Daemoniker: cross-platform Python daemonization tools

What is Daemoniker?

Daemoniker provides a cross-platform Python API for running and signaling daemonized Python code. On Unix, it uses a standard double-fork procedure; on Windows, it creates an separate subprocess for pythonw.exe that exists independently of the initiating process.

Daemoniker also provides several utility tools for the resulting daemons. In particular, it includes cross-platform signaling capability for the created daemons.


Daemoniker requires Python 3.5 or higher.

pip install daemoniker

Example usage

At the beginning of your script, invoke daemonization through the daemoniker.Daemonizer context manager:

from daemoniker import Daemonizer

with Daemonizer() as (is_setup, daemonizer):
    if is_setup:
        # This code is run before daemonization.

    # We need to explicitly pass resources to the daemon; other variables
    # may not be correct
    is_parent, my_arg1, my_arg2 = daemonizer(

    if is_parent:
        # Run code in the parent after daemonization

# We are now daemonized, and the parent just exited.

Signal handling works through the same path_to_pid_file:

from daemoniker import SignalHandler1

# Create a signal handler that uses the daemoniker default handlers for
# ``SIGINT``, ``SIGTERM``, and ``SIGABRT``
sighandler = SignalHandler1(path_to_pid_file)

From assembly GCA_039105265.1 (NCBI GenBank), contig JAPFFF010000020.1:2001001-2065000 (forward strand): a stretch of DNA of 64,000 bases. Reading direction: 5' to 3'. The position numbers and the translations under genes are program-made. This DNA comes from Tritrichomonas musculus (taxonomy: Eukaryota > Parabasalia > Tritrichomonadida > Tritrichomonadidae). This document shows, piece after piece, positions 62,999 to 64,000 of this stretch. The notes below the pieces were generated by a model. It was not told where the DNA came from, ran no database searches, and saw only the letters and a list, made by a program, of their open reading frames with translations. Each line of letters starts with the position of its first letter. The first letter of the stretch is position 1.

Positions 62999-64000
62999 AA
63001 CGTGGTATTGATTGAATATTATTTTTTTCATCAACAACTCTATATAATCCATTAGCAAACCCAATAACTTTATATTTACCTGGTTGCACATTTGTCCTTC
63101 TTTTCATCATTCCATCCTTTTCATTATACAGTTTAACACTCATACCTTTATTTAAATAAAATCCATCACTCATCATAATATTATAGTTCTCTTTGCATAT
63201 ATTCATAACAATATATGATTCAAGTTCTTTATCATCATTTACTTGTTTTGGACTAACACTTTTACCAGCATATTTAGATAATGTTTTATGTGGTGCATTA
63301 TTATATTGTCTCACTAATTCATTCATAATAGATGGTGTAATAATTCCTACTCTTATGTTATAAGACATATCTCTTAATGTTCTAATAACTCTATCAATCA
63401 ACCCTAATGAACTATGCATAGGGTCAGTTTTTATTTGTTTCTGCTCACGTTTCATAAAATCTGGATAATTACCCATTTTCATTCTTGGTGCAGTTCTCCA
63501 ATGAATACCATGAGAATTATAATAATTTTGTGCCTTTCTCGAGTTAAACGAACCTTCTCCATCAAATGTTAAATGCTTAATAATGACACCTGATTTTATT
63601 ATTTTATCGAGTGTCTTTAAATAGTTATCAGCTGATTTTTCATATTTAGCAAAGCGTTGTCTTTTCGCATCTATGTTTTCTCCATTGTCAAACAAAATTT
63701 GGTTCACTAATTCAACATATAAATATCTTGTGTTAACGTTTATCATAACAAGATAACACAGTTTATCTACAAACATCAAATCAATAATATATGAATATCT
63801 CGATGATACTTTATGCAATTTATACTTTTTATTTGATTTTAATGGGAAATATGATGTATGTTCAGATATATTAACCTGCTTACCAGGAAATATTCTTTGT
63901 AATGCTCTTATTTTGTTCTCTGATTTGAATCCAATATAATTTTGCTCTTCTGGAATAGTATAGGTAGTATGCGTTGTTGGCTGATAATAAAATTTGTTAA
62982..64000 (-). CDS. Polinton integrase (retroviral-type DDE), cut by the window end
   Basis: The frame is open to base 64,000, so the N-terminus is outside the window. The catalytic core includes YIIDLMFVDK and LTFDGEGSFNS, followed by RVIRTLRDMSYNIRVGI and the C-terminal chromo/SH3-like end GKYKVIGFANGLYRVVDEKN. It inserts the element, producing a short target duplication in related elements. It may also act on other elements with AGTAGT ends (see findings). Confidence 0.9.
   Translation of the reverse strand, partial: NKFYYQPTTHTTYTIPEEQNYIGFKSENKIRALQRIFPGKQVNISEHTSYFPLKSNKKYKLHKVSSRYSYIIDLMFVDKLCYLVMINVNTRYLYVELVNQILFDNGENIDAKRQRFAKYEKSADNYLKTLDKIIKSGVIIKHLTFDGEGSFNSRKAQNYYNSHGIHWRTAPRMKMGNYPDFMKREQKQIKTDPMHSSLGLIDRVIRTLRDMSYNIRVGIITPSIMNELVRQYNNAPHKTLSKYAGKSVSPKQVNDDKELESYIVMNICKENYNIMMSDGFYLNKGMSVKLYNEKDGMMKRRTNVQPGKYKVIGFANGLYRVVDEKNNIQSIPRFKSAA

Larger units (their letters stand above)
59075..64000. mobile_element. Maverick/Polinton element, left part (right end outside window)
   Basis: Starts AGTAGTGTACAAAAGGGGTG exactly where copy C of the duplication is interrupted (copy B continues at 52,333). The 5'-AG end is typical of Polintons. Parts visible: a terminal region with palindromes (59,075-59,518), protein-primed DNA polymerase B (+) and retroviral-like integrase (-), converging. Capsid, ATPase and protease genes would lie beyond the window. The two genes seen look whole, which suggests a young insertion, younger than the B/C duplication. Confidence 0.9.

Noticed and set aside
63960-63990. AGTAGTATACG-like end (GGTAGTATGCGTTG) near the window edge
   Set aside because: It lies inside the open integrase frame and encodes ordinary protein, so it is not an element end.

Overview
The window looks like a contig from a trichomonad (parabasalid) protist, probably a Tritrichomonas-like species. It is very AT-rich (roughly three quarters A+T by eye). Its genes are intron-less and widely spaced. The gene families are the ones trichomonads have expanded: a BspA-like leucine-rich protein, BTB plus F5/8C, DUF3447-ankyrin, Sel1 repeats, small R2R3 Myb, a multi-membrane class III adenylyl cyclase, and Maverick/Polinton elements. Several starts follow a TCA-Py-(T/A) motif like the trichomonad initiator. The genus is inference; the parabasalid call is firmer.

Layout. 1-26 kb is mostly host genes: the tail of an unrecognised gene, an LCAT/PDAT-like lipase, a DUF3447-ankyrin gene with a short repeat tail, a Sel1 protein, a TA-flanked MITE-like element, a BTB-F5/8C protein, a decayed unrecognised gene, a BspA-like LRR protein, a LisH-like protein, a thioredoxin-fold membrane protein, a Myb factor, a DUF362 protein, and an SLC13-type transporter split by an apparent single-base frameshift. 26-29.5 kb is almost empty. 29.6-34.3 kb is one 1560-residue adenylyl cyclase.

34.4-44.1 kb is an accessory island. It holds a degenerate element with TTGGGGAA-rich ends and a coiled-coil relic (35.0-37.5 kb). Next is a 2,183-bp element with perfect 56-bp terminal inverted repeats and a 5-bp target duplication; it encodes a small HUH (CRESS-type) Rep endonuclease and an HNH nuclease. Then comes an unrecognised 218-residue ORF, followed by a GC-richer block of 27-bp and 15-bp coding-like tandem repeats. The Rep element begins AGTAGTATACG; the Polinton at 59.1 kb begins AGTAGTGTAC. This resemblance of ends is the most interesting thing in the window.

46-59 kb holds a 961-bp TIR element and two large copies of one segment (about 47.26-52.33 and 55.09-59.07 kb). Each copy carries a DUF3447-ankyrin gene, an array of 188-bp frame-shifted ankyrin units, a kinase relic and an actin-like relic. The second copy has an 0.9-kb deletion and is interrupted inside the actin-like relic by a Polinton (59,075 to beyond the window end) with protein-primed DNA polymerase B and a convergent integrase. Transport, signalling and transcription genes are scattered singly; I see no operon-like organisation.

# Or, define your own handlers, even after starting signal handling
def handle_sigint(signum):
    print('SIGINT received.')
sighandler.sigint = handle_sigint

These processes can then be sent signals from other processes:

from daemoniker import send
from daemoniker import SIGINT

# Send a SIGINT to a process denoted by a PID file
send(path_to_pid_file, SIGINT)

Comparison to multiprocessing, subprocess, etc

The modules included in the standard library for creating new processes from the current Python interpreter are intended for dependent subprocesses only. They will not continue to run if the current Python session is terminated, and when called from a Unix terminal in the background using &, etc, they will still result in the process being reaped upon terminal exit (this includes SSH session termination).

Daemonziation using daemoniker creates fully-independent, well-behaved processes that place no requirements on the launching terminal.

Comparison to signal.signal

For Unix systems, Daemoniker provides a lightweight wrapper around signal.signal and the poorly-named os.kill for the three signals (SIGINT, SIGTERM, and SIGABRT) that are both available on Windows and meaningful within the Python interpreter. On Unix systems, Daemoniker signal handling gives you little more than convenience.

On Windows systems, signal handling is poorly-supported at best. Furthermore, when sending signals to the independent processes created through Daemoniker, all signals sent to the process through os.kill will result in the target (daemon) process immediately exiting without cleanup (bypassing try:/finally: blocks, atexit calls, etc). On Windows systems, Daemoniker substantially expands this behavior, allowing Python processes to safely handle signals.

For more information on standard Windows signal handling, see:

  1. Sending ^C to Python subprocess objects on Windows
  2. Python send SIGINT to subprocess using os.kill as if pressing Ctrl+C
  3. How to handle the signal in python on windows machine